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Heroes Of Ruin Review
Square-Enix is best known for their turn-based RPGs, most notably those of the Final Fantasy and Dragon Quest series. That fact makes Heroes of Ruin a surprising departure from the norm for the company; a distincly western-influenced hack and slasher focused more on loot than on story, the game strives to scratch the itch that we've all had since Diablo III reignited the loot lust of a generation. A portable game as lengthy and addictive as Blizzard's opus would be something dangerous indeed. What Heroes of Ruin manages is something far short of that high water mark, but it remains a worthy play for 3DS owners starved for new content.
Nintendo's platforms are infamous for their draconian online interfaces, and although the 3DS is taking small steps to counteract that reputation, it still suffers from the same problems that Nintendo's systems always have. This makes the online features in Heroes of Ruin all the more revolutionary for the platform, as they require no absurd Friend Codes to enjoy. By flipping a simple toggle in the menus, you can enable other players to drop in and out of your game at any time, effectively turning this humble title into the first truly modern online game on a Nintendo handheld.
And multiplayer is absolutely the way to play Heroes of Ruin. The game's four classes are each perfectly capable of surviving and subsisting on their own, but when combined, they make for a truly formidable force. Each class has at least one or two abilities that will expand to effect your entire party as you level up, which encourages team play at all times. A good party made up of all four classes feels almost like a puzzle; each piece can take on the game's numerous challenges competently enough, but when combined they make the game feel truly whole.
Alone, the game is still plenty of fun. The constant feedback loop of killing enemies, grabbing loot, and leveling up ensures that you'll always have something to look forward to, and the controls are responsive enough that getting to that next goal will always be fun. In addition to the standard swords, breastplates, and other trinkets, you'll stumble upon tons of lore filling in the details of the game's surprisingly detailed world. Unfortunately, none of the lore is voiced, and the writing is dry and largely uninteresting. With some more colorful writing, the journals could have been a fun way to get acquainted with the game's numerous races and factions; as is, they're just a missed opportunity.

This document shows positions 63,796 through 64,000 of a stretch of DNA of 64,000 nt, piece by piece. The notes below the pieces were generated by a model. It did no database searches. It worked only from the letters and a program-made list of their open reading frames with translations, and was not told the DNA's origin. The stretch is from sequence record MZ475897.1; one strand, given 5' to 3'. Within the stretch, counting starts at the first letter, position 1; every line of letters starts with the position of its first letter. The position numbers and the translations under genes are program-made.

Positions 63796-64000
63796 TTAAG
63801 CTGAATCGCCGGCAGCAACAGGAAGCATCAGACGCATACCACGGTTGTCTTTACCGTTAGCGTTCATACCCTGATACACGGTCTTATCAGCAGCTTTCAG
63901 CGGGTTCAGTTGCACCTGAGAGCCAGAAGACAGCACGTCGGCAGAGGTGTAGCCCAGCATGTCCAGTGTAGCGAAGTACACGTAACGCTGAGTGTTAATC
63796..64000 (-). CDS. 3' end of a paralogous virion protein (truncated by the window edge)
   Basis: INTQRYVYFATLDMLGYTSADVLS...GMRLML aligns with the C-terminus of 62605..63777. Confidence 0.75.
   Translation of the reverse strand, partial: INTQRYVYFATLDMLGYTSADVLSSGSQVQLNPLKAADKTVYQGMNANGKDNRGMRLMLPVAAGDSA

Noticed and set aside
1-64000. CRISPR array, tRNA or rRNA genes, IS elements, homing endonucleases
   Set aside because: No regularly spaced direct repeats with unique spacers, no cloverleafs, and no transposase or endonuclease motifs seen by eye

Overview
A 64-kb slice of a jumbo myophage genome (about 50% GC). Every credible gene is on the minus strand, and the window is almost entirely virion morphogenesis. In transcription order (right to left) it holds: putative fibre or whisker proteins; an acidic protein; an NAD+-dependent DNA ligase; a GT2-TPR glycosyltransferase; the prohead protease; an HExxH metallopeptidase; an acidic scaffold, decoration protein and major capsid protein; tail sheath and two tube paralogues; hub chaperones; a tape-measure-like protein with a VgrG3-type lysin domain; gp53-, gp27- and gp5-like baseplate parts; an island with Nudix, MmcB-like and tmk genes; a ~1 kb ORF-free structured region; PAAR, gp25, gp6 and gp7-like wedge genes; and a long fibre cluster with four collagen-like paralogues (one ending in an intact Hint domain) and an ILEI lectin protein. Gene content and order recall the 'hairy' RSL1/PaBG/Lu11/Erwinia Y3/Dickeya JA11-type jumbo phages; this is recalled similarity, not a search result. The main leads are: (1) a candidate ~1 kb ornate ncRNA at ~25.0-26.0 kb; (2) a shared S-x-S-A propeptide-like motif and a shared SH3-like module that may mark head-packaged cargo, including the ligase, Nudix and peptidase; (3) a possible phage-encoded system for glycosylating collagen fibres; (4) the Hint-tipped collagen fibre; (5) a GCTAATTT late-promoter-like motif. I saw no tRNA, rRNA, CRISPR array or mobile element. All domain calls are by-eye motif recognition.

While Heroes of Ruin is great fun alone or with friends, the experience is surprisingly and disappointingly short. You won't be dropping one-hundred plus hours in this one, that's for sure, at least not unless you play through it a good five times. And when you do reach the end of the story, there's barely anything in the way of an endgame to chew through. It's a shame, because the mechanics are fun enough that they could easily support a few more hours of gameplay.
Heroes of Ruin represents a significant departure from Square-Enix's story-driven norm, but you'd be hard-pressed to tell from the smooth gameplay and seamless online play. What the game does for online co-op on the 3DS really cannot be understated; hands down, Heroes of Ruin is the best online experience on the 3DS. Even alone, the game is fun enough to justify seeing the whole thing through. Doing so will take a surprisingly short amount of time, though, and once you've made it through the weak story you won't have much to keep you occupied. It makes for a disappointing end to an otherwise solid RPG, and it's frankly a shame to have such a fun co-op experience cut decidedly short.